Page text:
Whether you plan to express, combine breast and bottle, or just want general advice, here’s what you need to know
We all know that breast is best for babies, but it can still be useful to familiarise yourself with the basics of bottlefeeding. It may be that you decide to combine breast and bottle, or that for some reason your breastfeeding doesn’t go as well as you’d hoped. And even if you’re breastfeeding exclusively, it can often be useful to express milk that you can then feed to your baby in a bottle later. Many mums also like to use a bottle sometimes if they feel self-conscious feeding in public, or to enable their partners to share feeding duties.
If you’re planning to combine breastfeeding with bottlefeeding, get your baby used to the breast first. “It’s important that your baby-feeding technique at the breast is good, and that your milk supply is given time to fully establish,” advises Vicki Scott, Avent feeding expert. “You can then start to gradually introduce bottlefeeds, so there are no sudden upsets if you’re planning to go back to work or want to go out and can’t be there to feed.”
The UK Department of Health and the Food Standards Agency revised their advice in November 2005, following UNICEF guidelines, advising you to make up a fresh bottle for each feed, using hot (but not boiling) water of over 70ºC. These instructions were introduced because powdered infant formula milk is not sterile and there’s a small risk of contamination from micro-organisms if made-up formula is kept. It’s now advised that feeds are made fresh when required.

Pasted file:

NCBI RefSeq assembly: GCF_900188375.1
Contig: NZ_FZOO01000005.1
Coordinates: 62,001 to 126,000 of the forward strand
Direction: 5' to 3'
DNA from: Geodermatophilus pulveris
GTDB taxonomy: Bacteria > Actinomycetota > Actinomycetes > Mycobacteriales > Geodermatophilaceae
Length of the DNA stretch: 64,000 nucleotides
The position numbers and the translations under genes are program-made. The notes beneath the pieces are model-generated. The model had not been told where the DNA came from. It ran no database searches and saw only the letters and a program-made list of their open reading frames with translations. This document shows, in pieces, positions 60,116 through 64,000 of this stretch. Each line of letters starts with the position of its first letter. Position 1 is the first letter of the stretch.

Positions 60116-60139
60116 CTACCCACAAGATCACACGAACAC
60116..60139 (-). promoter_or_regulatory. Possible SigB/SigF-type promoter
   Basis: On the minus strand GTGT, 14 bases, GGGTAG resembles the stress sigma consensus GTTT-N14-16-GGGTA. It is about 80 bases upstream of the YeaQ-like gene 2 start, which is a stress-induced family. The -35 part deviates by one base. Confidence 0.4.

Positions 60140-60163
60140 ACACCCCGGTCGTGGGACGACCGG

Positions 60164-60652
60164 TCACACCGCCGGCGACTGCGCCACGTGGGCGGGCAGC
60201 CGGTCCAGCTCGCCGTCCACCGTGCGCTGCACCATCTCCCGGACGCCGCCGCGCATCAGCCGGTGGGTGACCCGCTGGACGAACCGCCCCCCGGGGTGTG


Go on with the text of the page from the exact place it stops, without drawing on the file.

In practice, however, this may not always be practical, especially if your baby isn’t in a routine. If your baby suddenly decides he’s going to scream if he doesn’t get his bottle immediately (not once the water is boiled and cooled), it’s suggested you keep freshly boiled water in a sealed flask for up to a couple of hours. When he demands his feed, pour this water into a sterilised bottle, then add the formula.
If you’re combining breastfeeding and bottlefeeding, Gail Johnson from the Royal College of Midwives advises the following to help maintain your milk flow:
Vicki Scott, Avent feeding expert, offers her advice:
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